I panicked and Dave (who was wearing waterproof swamp boots btw), pulled me along trying to get me off the lake and back to the truck. My asthma kicked in and I began to hyperventilate.  My feet were completely numb.  They were frozen, literally. My brain told me to move them, to lift them so I could move my body closer to safety, but I couldn’t feel them anymore. I fell and I cried in agony.  I kept thinking about Titanic—at the end when Rose is floating on the piece of the boat and she’s icy wet.  She tells Jack, “I can’t feel my body.”  I kept thinking, “This must be what it’s like to fall through the ice and freeze to death.”  Pure agony.  Dave carried my limp body the last 25 yards off the ice and into the truck He cranked the floor heat blower, and I tore off my lead boots and sopping socks. Still no feeling.  Then, came the pain. It bit hard on my toes as the heat blew and slowly thawed them. 

As I sat there, suffering in pain while the feeling tingled back to my extremities and my breathing regulated, I fought with the urge to pity myself.  Instead, I realized I have been given a gift to understand one more aspect of the human condition. A new sense of knowledge that I will, most definitely, take to my writing tablet.


  1. This is why I refuse to take up fishing... I am in the been there done that group and will never do it again. In my situation the ice, for some reason broke to this day we can't explain it. Though it felt like it, I didn't loose any limbs.

    Good to know you can still wiggle those toes!


  2. Oh mi gosh, Jessica! Did you go through the ice? You know the agony I wrote about. So glad you didn't break any limbs and you're here to tell the tale!

  3. I think I would rather have a girlfriend with all her toes in working order than to go ice fishing! But I prefer doing things with my girlfriends that they, too, enjoy. Pleasure shared is more than doubled. Guess that makes me a dying breed. LOL. Glad you came away well and with fodder for a future novel! Roland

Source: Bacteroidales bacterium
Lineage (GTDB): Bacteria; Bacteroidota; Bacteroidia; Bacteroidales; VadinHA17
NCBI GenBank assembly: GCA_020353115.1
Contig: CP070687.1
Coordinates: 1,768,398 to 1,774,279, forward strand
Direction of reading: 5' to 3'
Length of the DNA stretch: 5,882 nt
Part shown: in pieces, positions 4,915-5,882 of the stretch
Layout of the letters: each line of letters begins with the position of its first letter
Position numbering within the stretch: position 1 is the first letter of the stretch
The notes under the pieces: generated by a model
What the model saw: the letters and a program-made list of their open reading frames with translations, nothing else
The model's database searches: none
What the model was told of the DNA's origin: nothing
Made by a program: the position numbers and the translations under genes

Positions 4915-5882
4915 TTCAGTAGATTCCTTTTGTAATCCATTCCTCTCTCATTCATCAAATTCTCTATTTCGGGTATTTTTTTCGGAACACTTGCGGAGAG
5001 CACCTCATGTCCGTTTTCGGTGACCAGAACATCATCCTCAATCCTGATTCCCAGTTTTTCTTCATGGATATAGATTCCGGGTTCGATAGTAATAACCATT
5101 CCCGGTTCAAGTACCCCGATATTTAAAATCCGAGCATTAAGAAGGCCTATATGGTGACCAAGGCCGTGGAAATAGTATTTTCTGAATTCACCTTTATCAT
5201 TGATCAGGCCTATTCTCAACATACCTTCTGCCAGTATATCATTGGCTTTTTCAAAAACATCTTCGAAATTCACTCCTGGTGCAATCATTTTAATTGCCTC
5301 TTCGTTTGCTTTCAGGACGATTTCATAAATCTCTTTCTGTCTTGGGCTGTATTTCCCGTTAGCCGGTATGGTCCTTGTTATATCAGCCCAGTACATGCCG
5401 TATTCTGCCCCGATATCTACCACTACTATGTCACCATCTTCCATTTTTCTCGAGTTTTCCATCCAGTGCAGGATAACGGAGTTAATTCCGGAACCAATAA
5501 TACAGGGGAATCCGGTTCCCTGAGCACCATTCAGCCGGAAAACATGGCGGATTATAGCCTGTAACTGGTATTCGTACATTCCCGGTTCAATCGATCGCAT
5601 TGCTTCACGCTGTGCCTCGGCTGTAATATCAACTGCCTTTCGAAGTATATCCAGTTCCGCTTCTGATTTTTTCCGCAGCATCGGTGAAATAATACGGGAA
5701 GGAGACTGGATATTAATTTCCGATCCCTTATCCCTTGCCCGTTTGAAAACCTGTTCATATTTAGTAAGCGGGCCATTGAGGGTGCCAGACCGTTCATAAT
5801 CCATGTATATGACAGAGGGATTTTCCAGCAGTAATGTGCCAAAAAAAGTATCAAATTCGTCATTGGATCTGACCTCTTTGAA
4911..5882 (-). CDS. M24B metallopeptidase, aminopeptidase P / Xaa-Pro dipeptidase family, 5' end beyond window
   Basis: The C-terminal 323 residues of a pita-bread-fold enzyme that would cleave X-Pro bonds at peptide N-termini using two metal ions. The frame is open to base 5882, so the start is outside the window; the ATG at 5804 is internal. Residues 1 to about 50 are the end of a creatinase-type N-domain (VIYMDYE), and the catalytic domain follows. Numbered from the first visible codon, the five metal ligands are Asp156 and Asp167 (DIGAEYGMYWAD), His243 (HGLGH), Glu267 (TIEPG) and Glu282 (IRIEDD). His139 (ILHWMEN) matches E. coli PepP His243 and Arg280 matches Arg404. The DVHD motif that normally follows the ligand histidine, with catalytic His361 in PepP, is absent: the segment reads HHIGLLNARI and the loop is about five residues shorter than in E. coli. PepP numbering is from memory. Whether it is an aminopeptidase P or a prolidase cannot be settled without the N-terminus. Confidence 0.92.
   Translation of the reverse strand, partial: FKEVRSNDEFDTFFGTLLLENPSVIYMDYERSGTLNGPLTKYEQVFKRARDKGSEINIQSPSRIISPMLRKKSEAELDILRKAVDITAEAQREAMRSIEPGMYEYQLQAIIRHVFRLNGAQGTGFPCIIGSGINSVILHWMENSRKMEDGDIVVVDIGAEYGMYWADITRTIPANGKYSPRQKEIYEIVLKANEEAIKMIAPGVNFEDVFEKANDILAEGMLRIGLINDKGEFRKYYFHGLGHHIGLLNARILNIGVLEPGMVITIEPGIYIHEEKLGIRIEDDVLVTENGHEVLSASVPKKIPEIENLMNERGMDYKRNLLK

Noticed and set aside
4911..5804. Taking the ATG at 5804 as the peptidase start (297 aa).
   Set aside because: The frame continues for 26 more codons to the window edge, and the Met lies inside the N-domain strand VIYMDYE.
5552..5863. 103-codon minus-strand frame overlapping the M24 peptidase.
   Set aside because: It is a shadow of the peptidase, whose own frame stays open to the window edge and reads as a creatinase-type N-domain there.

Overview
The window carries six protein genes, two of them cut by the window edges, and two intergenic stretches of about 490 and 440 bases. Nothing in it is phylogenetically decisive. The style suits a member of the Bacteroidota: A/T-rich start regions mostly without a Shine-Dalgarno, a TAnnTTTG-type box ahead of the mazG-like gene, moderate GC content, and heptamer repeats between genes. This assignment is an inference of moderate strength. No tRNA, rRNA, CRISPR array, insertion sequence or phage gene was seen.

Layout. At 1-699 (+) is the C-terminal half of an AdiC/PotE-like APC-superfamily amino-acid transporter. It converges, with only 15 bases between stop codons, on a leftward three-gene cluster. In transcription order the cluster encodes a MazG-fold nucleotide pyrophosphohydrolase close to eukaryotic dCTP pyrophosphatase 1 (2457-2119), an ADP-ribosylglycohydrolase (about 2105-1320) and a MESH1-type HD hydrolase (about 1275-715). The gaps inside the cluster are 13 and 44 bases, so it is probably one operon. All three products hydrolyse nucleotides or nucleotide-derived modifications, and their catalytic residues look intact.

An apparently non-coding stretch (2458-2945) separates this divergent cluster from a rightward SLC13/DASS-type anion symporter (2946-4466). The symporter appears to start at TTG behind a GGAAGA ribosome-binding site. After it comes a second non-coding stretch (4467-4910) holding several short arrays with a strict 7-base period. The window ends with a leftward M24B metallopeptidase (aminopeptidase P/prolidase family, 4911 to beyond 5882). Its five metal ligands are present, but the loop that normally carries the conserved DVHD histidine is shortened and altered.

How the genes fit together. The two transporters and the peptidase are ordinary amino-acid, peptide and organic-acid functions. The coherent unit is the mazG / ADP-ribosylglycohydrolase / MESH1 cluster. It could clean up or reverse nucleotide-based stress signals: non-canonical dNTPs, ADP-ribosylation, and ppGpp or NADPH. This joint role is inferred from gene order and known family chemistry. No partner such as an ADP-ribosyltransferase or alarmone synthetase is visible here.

4. The one time I went fishing I always had to throw the fish back, kinda defeated the purpose !

  5. Wow! I am so glad you are ok. I have always been against going out on the ice no matter how thick the ice is supposed to be. I lived in Minnesota too long and saw too many incidents that did not end well.

  6. I think that's an excellent way to look at things (especially scary snow and ice related things!) and it's very beautifully expressed, too.

    Every time something bad or embarrassing happens to me, I often think that I should be glad of the emotional experience, because it'll enrich my ability to portray characters--or because when I run out of material, I can pull that moment out to stick in a manuscript somewhere!

  7. Noelle - Yes I went right through the ice. We were in a part of the lake that was near a sand bank and the water wasn't as deep as it should be in the middle of a lake. Luckily for me the water was waist deep, and I was able to be pulled out had it been any deeper I don't think I be telling this story right now. Limbs freeze incredibly quickly in 40 below zero (celsius). WE think we might have gotten too close to the sand bank were the ice seemed to be weakest...

  8. My God, Noelle! Thank God you didn't have permanent damage! I was just reading about how extremities can freeze in just a couple minutes. Scary story. I'm so glad you're okay.

    Psst...today's the Bernard Pivot Blogfest. Hope you join in the fun!

    Love ya, sis!

  9. I've never been ice fishing, but I've experienced freezing toes like that. Not fun. Very painful! I'm glad you got it taken care of quickly!